Future Tense

A New Lawsuit Exemplifies an Existential Debate in Sports Video Games

Is Electronic Arts secretly juicing the difficulty of its games to get players to spend more money?

Gamers sit at rows of computers. A picture of a FIFA player along with the FIFA and EA logos is seen over them.
Fairgoers play FIFA 20 during Milan Games Week on Sep. 27, 2019, in Milan. Emanuele Cremaschi/Getty Images

Three Californians say that the video game publisher Electronic Arts is secretly manipulating them. On Nov. 9, they filed a class-action lawsuit accusing EA of surreptitiously using a patented A.I. technology known as dynamic difficulty adjustment in its FIFA, Madden, and NHL games—three of the biggest sports games on the planet. The lawsuit claims EA is using the technology to unfairly increase the difficulty of multiplayer mode online matches in order to encourage players to spend real-world money to boost their chances of winning. EA has denied ever implementing the technology and has called the lawsuit “baseless.”

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For years, players have been stewing over ideas of fairness and balance in games, feeling taken for granted at best and taken advantage of at worst. The class-action complaint, Zajonc et al. v. Electronic Arts, doesn’t contain any evidence for its claim, but that’s fairly typical for this sort of class-action complaint. Still, for many players, the truth is self-evident. The idea that multiplayer matches in EA’s sports games are being manipulated is widespread online on Reddit, Twitter, and YouTube. A popular video titled “TOP 10 SCRIPTING PROOF! EA 100% EXPOSED! FIFA 19” purports to show 10 different clips demonstrating dynamic difficulty adjustment during gameplay, mostly near-misses, goals that should have gone in but don’t, that sort of thing. It’s a little conspiratorial, but it’s also not totally implausible. According to Tom Brabbs, a FIFA coach who runs the YouTube channel BrabbsyTV: “Having recorded and studied hundreds of my own games along with other people’s, I’ve drawn too many comparisons to just pass this off as merely nonsense. It honestly would not surprise me if this tech is being used.”

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The story of how we got here goes back to at least 2017. That year, the publisher Activision filed a patent for the express purpose of encouraging in-game microtransactions through A.I. technology. This patent inflamed long-stewing gamer anxieties about loot boxes. Loot boxes vary by game, but they are generally a random assortment of in-game items or characters that can be purchased with real money or in game currency. You don’t know exactly what you’re getting until after you’ve paid for it. In EA’s sports games, one form is a player pack, a randomly distributed pack of players of varying quality that can be used in multiplayer matches. Players may purchase dozens of packs at a time in hopes of securing a specific player like soccer superstar Lionel Messi or convicted dog-fighting organizer Michael Vick.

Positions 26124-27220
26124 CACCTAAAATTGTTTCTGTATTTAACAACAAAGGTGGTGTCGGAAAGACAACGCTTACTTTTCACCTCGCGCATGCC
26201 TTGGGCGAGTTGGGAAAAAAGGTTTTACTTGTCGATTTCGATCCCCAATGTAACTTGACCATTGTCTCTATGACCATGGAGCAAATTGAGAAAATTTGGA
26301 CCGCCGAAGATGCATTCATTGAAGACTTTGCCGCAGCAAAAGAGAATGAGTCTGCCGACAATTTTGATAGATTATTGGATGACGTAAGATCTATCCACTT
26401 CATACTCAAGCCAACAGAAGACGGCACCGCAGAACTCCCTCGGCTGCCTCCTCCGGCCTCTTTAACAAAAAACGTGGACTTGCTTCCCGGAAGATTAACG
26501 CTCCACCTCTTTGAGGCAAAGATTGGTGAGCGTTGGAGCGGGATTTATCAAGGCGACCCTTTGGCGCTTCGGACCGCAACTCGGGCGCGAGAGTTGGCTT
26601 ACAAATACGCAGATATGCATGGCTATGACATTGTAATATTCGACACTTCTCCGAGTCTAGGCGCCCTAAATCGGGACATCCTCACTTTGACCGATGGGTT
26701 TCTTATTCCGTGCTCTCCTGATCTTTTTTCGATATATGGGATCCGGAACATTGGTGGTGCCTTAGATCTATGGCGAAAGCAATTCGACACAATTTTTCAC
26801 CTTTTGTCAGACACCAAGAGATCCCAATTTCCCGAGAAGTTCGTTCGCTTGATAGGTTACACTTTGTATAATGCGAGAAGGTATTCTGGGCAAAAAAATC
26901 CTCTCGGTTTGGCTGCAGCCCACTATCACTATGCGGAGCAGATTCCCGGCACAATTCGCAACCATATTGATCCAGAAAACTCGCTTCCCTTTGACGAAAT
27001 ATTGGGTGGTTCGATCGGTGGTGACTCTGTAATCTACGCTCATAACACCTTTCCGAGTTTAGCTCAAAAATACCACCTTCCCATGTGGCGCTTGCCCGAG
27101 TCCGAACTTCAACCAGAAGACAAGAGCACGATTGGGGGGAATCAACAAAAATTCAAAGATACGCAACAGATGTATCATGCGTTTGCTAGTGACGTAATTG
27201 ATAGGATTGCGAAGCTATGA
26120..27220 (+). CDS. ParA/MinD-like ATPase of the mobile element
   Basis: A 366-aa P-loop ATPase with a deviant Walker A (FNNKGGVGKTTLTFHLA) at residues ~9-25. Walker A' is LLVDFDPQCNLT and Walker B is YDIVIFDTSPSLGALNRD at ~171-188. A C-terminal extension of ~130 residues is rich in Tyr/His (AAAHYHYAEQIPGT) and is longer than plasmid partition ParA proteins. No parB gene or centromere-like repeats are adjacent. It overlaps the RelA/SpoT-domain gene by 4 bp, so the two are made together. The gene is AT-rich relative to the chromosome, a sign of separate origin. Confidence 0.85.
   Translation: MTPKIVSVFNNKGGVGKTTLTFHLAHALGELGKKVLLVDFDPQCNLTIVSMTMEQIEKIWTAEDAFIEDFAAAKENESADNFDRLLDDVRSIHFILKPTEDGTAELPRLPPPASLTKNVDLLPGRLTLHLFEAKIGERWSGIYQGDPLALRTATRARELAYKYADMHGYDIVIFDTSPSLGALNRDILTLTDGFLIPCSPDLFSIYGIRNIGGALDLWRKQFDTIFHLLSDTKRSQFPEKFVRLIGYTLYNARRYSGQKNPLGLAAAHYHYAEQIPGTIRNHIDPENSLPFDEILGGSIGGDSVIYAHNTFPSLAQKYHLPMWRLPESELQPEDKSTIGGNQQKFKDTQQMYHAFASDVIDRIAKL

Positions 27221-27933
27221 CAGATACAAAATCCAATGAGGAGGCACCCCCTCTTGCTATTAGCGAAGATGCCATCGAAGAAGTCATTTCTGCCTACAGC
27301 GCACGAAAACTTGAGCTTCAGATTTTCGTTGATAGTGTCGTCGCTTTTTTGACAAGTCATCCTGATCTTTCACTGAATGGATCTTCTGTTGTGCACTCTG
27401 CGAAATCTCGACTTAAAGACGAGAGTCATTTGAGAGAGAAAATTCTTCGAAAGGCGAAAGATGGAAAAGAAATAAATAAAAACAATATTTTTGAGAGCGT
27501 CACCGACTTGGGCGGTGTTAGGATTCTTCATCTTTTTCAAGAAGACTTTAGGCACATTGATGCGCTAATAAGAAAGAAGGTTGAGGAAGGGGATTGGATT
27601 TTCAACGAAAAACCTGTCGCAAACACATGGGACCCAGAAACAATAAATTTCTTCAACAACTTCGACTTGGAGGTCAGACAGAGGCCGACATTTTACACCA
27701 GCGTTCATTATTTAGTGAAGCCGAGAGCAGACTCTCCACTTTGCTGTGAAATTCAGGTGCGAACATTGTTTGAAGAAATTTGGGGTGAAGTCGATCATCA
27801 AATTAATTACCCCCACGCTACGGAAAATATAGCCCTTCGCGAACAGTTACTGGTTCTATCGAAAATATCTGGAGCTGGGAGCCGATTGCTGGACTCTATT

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Player packs and loot boxes are like the ethically dubious digital cousin of a Kinder Egg or LOL Surprise Doll: a dopamine hit that has been correlated to gambling problems in players. Loot boxes are currently under some legal pressure, especially in the EU, and are now outright illegal in Belgium, but they are extremely lucrative. According to its financial reports, EA made $1.49 billion in in the past year just on digital goods within its multiplayer sports game modes.

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EA has been implementing loot box mechanics in multiplayer games since the early 2010s, but it wasn’t until 2017 that the simmering anxiety around loot boxes was turned up to a full boil. In November of that year, EA released Star Wars: Battlefront II and found itself in a genuine PR crisis. The game cost $60 upfront, but if players didn’t spend extra money, it took an absurd amount of time to unlock key characters like Luke Skywalker. EA quickly backtracked by rebalancing the way loot boxes worked before temporarily disabling them altogether, but the damage was done. The Battlefront II incident sank player trust in the company to an all-time low, an impressive feat for one that had already been voted “Worst Company in America” multiple times.

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EA’s dynamic difficulty adjustment patent had been filed back in 2016. But most people hadn’t heard about it until January 2018, when, against the backdrop of the Battlefront II incident, gaming YouTuber YongYea brought it to light. His video about the patent, “EA Wants to Get Rid of Fair Matchmaking to Focus on Player Spending & Engagement,” fed into the still-brewing war over loot boxes and EA, but this time on a new front: sports games. According to Tom Brabbs, before the discovery of the patent, players had made noises to the effect of “the game made me lose,” but the patent turned a vague complaint into a serious, specific accusation: “The discovery of this patent really did fire up the discussion as something more than just coincidence and stoked a legitimate conversation on the matter.”